International Information Return Penalties: The IRS International Information Return Penalties can be brutal. The Internal Revenue Service seems to have carved out a niche for aggressive enforcement of foreign accounts compliance. While the FBAR (FinCEN Form 114) and Form 8938 (FATCA) are the two most common international reporting forms, there are actually many more forms a U.S. person may have to file with the Internal Revenue Service. The reason these two forms are most common, is because they refer to the most common assets (bank accounts and shares) that an overseas investor may have. But, there are many more forms to consider. And, with tax season for 2020 commencing, it is important to understand the different forms, in order to stay compliant and avoid offshore penalties.
International Information Return Penalties
The IRS International Information Return Penalties range extensively. Sometimes, the IRS may issue a warning letter in lieu of penalties. Other times, the IRS may pursue willfulness penalties. A multi-year willful FBAR penalty can literally wipe out the entire foreign account balance.
Here are some of the more common IRS International Information Return forms:
The FBAR is the FinCEN Form 114. It is used to report Foreign Bank and Financial Accounts. The Threshold for reporting is an annual aggregate total of more than $10,000 USD on any day of the year.
The penalties range extensively from a warning letter in lieu of penalty, all the way up to a 50% per year annual willful penalty, with a $100,000 floor.
The Form 8938 is the FATCA reporting form for taxpayers. It is used to report specified foreign financial assets. It is filed along with the tax return, and due when the tax return is filed, including extensions.
The Form 3520 is used to report gifts, inheritances, and trust distributions to a U.S. person, from a foreign person (business, individual or trust). The threshold requirements vary based on the type of gift and who it is from. The penalties for not filing this form are disproportionate to the non-filing, and can reach +25% value of the gift./
The Form 3520 is used to report Foreign trusts. Like the Form 5471 (below), the Foreign Trust Reporting form is highly detailed and complicated – especially of the filer does not have an accounting background.
Form 5471 is a commonly missed form. It is used to report interest in Foreign Corporations (not just controlled foreign corporations). There are multiple categories of filers, and various schedules which may need to be filed as well. The IRS seems to enjoy issuing penalties for non-compliance.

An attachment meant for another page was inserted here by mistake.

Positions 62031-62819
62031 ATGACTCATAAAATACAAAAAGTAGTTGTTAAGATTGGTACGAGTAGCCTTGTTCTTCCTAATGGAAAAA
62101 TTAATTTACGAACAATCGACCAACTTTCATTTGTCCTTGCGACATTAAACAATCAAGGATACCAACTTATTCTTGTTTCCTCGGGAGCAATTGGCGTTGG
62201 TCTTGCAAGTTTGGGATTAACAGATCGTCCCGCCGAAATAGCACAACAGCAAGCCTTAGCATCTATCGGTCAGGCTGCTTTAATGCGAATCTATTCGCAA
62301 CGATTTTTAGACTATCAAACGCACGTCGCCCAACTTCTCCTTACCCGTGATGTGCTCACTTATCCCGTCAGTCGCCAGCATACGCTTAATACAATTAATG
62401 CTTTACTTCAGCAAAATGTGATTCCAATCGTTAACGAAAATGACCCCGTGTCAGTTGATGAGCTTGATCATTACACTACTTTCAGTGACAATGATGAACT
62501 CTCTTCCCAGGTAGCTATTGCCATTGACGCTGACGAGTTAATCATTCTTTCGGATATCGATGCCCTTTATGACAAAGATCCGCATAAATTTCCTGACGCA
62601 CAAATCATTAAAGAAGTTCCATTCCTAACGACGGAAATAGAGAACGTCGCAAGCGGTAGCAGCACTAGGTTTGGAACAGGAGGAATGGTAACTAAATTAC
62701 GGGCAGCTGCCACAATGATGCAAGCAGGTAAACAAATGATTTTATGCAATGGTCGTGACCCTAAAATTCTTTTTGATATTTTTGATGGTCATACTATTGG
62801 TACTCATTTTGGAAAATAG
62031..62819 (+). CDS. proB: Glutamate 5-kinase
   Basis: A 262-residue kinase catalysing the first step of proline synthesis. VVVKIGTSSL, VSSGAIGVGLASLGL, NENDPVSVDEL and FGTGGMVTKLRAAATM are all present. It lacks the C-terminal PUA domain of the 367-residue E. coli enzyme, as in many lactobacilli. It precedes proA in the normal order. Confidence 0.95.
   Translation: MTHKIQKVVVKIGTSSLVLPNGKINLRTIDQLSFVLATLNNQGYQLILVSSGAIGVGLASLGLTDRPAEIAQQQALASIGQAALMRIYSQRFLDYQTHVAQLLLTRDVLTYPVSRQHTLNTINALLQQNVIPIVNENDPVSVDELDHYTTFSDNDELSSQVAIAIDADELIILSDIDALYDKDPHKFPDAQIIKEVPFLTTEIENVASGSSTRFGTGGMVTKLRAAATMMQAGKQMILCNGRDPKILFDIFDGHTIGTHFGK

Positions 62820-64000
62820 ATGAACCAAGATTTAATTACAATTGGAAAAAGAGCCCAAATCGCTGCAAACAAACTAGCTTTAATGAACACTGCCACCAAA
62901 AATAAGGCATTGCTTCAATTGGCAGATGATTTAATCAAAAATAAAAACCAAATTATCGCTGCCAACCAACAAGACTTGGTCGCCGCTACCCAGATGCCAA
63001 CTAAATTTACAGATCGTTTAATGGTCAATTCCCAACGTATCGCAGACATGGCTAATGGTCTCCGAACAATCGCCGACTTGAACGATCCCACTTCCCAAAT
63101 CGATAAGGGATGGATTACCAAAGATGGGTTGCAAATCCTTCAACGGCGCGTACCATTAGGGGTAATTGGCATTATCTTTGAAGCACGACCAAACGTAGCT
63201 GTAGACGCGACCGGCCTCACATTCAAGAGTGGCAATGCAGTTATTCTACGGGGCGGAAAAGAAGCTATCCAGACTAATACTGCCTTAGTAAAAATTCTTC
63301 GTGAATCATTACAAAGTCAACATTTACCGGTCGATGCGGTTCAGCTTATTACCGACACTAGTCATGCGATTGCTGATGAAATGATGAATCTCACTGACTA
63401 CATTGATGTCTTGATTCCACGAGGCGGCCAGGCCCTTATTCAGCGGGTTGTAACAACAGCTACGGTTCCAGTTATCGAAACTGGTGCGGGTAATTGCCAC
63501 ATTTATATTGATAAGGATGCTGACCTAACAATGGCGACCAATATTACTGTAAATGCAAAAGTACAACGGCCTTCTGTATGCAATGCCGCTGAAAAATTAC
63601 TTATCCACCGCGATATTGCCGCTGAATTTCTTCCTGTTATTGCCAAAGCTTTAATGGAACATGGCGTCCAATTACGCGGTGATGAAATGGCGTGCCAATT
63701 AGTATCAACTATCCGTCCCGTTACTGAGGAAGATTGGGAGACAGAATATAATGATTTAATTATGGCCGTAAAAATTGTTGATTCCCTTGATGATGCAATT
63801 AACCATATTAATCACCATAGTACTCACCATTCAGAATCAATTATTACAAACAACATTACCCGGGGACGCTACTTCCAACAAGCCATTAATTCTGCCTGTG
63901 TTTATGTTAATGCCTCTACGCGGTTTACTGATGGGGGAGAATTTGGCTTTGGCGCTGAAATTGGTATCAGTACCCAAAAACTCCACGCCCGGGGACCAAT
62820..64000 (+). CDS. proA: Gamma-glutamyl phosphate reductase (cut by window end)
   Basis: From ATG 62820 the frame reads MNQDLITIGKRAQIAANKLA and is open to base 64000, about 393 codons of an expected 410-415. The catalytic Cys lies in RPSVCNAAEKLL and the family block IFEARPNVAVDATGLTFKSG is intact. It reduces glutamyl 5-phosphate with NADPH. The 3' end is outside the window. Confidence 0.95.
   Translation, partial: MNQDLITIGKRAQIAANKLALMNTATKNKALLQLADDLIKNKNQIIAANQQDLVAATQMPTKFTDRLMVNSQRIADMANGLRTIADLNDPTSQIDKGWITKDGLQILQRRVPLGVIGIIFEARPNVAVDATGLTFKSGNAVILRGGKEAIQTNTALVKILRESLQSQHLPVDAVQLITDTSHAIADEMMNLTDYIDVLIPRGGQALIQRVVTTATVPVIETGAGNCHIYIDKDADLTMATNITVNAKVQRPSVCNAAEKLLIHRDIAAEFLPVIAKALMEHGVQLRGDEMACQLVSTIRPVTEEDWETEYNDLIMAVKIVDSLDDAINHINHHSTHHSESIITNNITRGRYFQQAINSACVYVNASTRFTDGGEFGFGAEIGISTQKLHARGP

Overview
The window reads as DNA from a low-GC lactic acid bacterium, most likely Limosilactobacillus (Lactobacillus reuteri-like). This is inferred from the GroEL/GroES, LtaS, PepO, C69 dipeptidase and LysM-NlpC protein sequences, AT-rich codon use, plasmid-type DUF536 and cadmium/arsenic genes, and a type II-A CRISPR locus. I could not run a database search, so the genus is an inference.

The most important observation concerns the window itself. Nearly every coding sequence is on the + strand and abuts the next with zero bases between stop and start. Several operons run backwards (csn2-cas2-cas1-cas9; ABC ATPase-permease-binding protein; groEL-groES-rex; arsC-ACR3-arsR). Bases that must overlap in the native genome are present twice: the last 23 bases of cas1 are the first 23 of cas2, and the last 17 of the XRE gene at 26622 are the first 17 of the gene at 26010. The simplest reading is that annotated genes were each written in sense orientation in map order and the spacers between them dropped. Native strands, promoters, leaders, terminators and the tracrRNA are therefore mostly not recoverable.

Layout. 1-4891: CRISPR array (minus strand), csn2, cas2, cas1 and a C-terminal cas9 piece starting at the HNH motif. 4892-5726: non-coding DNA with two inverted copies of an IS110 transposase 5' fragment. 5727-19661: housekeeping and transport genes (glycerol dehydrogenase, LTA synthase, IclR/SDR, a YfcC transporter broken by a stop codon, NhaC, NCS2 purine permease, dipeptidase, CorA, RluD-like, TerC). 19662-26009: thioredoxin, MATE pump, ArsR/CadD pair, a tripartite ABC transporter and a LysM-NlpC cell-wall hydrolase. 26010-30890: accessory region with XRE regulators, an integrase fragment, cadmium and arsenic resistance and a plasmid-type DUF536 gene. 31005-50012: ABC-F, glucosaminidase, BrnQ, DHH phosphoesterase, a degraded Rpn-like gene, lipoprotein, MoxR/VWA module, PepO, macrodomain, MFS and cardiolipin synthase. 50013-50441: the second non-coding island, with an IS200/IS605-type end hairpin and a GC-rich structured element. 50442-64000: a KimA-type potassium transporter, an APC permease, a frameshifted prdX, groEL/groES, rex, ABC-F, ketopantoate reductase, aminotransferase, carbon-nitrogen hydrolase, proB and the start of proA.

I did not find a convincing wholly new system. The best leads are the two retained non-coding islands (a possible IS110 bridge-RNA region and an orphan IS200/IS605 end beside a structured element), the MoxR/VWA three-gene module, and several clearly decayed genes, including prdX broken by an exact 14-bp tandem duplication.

Form 5472 is for foreign persons, with an interest or ownership in certain types of U.S. businesses. The penalties for missing this form recently jumped from $10,000 to $25,000.
Form 8621 is used to report PFIC. Passive Foreign Investment Companies. The rules expanded in 2013, and requires reporting even in situations in which there were no excess distributions. This form is very complicated. Most software programs do not offer the form, and the instructions themselves do not provide any detailed calculations.
Form 8865 is a commonly missed form. It is used to report interest in Foreign Partnerships. As with the Form 5471 summarized above, there are multiple categories of filers for Form 8865, and various schedules which may need to be filed as well. The IRS seems to enjoy issuing penalties for non-compliance as well.
Golding & Golding (Board-Certified Tax Law Specialist)
We specialize exclusively in international tax, and specifically IRS offshore disclosure.
We have successfully represented clients in more than 1,000 streamlined and voluntary offshore disclosure submissions nationwide and in over 70-different countries. We have represented thousands of individuals and businesses with international tax problems.
We are the “go-to” firm for other Attorneys, CPAs, Enrolled Agents, Accountants, and Financial Professionals across the globe.
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We are the “go-to” firm for other Attorneys, CPAs, Enrolled Agents, Accountants and Financial Professionals worldwide.
Less than 1% of Tax Attorneys Nationwide Are Certified Specialists
Sean M. Golding is one of less than 350 Attorneys (out of more than 200,000 practicing California Attorneys) to earn the Certified Tax Law Specialist credential. The credential is awarded to less than 1% of Attorneys.
Recent Golding & Golding Case Highlights
- We represented a client in an 8-figure disclosure that spanned 7 countries.
- We represented a high-net-worth client to facilitate a complex expatriation with offshore disclosure.
- We represented an overseas family with bringing multiple businesses & personal investments into U.S. tax and offshore compliance.
- We took over a case from a small firm that unsuccessfully submitted multiple clients to IRS Offshore Disclosure.
- We successfully completed several recent disclosures for clients with assets ranging from $50,000 – $7,000,000+.
How to Hire Experienced IRS 3520 Counsel?
Generally, experienced attorneys in this field will have the following credentials/experience:
- Board Certified Tax Law Specialist credential
- Master’s of Tax Law (LL.M.)
- Dually Licensed as an EA (Enrolled Agent) or CPA
- 20-years experience as a practicing attorney
- Extensive litigation, high-stakes audit and trial experience
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No matter where in the world you reside, our international tax team can get you IRS offshore compliant.
Golding & Golding specializes in FBAR and FATCA. Contact our firm today for assistance with getting compliant.